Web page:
The other grandkids called her Granny, but when I tried to say it, it came out Mammy, so that’s what I called her.
I loved going to the grocery store with my grandmother because I could get most anything I wanted. But I always got the same thing when I went to spend the weekend with her.
A pint-sized carton of chocolate milk to stick in the freezer until it was frozen solid and I had to dig it out with a spoon.
Strawberry pop tarts hot out of the oven with melted butter in front of Saturday morning cartoons.
Banquet TV dinners with fried chicken, mashed potatoes and corn while we watched Sanford and Son, followed by Chico and the Man.
Shake ‘n’ Bake pork chops with macaroni and cheese. Not just any macaroni and cheese – the Kraft Deluxe box – and even that wasn’t good enough on its own. My grandmother believed that a stick of butter and a can of Pet milk made everything better and she was right.
When I wasn’t much taller than the aluminum table in her kitchen, I loved to swipe the corner off of the stick of butter setting out on the table and eat it. Once she caught me.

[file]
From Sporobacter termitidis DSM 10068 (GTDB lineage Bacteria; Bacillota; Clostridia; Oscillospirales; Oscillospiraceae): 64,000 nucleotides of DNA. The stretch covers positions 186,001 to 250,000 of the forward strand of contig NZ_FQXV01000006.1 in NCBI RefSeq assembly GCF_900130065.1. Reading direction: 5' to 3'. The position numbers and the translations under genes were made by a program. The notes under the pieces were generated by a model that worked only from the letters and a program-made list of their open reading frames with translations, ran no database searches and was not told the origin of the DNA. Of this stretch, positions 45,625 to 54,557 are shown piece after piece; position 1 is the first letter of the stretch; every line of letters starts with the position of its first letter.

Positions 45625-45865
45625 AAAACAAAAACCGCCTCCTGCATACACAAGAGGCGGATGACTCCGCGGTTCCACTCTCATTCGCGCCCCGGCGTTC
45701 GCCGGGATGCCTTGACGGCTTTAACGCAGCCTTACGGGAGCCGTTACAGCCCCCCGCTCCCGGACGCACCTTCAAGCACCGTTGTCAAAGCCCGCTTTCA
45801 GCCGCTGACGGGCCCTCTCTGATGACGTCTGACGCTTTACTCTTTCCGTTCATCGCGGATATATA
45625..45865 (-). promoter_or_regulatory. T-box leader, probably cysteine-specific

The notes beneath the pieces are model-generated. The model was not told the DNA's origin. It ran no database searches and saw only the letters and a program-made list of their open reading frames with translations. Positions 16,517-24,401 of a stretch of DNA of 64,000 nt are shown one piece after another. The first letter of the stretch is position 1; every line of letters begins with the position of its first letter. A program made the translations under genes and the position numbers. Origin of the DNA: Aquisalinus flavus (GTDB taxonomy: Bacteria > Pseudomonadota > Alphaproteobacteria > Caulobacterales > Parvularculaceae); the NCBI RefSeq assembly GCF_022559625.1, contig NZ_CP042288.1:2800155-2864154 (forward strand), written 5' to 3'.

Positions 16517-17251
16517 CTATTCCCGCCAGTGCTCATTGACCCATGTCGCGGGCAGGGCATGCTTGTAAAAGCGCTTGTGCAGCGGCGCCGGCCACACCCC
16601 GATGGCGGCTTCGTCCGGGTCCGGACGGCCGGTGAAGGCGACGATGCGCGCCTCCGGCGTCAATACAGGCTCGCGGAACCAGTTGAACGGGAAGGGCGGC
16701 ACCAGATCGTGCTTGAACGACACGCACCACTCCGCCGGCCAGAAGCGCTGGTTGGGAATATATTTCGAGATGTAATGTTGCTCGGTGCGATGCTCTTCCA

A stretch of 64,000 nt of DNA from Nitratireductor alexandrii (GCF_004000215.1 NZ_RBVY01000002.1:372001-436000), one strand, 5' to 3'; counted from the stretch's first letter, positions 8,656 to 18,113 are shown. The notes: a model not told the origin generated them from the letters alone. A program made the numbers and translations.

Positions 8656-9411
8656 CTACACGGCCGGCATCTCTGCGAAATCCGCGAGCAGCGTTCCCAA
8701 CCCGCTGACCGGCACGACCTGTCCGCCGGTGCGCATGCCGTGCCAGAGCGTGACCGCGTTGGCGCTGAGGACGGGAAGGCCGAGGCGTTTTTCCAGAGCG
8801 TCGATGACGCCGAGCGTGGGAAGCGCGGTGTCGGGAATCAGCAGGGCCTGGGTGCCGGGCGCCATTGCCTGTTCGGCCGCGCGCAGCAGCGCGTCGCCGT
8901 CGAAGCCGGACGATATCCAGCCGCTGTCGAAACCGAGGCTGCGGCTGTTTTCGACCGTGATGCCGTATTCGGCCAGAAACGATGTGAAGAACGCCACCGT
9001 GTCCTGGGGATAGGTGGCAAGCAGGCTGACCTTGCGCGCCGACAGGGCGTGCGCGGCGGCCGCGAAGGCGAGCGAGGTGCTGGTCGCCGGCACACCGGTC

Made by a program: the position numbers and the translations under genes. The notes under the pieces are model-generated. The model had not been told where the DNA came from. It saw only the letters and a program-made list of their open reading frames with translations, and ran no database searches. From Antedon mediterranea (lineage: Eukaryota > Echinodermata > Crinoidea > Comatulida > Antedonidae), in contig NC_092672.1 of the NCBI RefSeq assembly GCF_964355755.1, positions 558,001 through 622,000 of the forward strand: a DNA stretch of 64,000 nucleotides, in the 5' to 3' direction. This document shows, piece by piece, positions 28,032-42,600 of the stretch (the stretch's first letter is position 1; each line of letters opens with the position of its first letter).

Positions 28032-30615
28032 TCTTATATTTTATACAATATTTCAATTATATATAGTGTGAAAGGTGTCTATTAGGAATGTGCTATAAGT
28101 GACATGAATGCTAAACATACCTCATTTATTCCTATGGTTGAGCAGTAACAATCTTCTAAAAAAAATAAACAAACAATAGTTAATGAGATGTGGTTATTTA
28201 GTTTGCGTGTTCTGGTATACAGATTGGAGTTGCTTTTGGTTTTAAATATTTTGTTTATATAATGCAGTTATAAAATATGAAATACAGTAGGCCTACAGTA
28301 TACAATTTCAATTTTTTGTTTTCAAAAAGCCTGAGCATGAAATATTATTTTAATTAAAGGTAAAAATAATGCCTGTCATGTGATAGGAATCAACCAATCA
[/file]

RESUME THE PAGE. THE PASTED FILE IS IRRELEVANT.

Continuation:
“Now you can do that at Mammy’s house, but don’t do that anywhere else.”
It was at that same table that I got my first taste of whiskey.
I’d been rummaging around in the kitchen cabinets and found a bottle of Hiram Walker’s. When I asked her about it, she told me to get it out and bring it over to the table.
I was only eight, but I knew what it was. That was what all those cowboys on Gunsmoke were drinking when they went into the Longbranch. And I wanted to see what it tasted like.
So my grandmother took on the role of Miss Kitty, and I, of course, chose to be Festus. She poured us each a swallow and then sat back in her chair to watch me down mine. I sputtered and shook my head while it burned all the way down, and then asked her why anybody would want to drink that.
She didn’t say anything. She didn’t have to.
Today she would’ve been 105. Can’t wait to sit with her at that table again.